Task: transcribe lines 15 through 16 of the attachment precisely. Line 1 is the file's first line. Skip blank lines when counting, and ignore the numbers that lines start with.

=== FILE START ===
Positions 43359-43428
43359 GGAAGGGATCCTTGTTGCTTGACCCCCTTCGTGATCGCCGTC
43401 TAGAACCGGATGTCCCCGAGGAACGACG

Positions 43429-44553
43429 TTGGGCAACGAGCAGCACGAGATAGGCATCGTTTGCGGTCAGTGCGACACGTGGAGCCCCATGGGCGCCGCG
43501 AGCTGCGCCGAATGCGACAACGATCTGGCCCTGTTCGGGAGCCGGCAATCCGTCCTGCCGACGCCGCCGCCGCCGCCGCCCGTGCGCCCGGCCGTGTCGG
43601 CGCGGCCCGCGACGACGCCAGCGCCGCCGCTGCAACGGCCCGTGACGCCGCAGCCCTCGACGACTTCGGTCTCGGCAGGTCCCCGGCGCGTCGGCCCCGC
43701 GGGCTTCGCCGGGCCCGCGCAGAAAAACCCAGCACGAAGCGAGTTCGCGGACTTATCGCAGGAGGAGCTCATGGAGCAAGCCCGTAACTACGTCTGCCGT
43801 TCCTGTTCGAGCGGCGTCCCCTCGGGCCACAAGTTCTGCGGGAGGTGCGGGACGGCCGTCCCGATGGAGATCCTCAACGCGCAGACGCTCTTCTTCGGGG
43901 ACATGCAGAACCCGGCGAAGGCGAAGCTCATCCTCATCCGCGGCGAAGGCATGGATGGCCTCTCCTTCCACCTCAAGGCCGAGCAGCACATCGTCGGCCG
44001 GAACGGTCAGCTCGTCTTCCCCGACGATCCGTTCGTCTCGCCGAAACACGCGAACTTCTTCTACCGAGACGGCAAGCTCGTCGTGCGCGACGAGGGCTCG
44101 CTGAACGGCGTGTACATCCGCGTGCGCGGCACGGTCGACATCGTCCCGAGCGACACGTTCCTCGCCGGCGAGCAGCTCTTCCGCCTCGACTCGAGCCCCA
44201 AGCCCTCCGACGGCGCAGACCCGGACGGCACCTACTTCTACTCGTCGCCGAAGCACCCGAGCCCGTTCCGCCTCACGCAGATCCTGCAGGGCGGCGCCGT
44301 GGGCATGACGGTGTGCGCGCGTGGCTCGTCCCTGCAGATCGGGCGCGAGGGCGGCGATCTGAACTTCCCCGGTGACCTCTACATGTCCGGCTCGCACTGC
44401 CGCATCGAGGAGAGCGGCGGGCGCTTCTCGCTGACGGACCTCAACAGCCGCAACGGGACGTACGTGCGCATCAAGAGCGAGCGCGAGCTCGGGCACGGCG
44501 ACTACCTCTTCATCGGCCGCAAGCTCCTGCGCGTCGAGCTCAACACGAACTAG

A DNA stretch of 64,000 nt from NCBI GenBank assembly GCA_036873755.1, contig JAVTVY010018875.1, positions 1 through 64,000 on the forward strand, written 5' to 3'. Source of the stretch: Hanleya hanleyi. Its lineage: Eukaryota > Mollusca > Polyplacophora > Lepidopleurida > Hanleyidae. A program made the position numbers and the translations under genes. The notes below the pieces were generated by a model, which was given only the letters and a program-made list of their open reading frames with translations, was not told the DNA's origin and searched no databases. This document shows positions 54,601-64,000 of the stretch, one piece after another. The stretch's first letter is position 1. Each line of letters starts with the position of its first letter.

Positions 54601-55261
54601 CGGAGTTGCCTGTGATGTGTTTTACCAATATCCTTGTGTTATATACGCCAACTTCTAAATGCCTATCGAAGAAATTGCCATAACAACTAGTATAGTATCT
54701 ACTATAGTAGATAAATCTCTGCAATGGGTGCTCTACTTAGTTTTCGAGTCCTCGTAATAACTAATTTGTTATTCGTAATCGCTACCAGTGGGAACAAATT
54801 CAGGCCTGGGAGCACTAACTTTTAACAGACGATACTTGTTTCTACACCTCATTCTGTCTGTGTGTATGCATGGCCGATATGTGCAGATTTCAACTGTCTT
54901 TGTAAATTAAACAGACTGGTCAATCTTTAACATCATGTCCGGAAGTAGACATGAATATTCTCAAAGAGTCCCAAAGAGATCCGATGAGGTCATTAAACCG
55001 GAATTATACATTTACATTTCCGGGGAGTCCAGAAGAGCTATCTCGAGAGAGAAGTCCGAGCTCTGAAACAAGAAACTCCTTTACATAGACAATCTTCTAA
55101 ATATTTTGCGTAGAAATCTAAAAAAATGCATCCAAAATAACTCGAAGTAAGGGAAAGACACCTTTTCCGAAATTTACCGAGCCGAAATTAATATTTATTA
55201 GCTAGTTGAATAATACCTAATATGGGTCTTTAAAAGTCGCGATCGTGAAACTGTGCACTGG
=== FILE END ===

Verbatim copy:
44401 CGCATCGAGGAGAGCGGCGGGCGCTTCTCGCTGACGGACCTCAACAGCCGCAACGGGACGTACGTGCGCATCAAGAGCGAGCGCGAGCTCGGGCACGGCG
44501 ACTACCTCTTCATCGGCCGCAAGCTCCTGCGCGTCGAGCTCAACACGAACTAG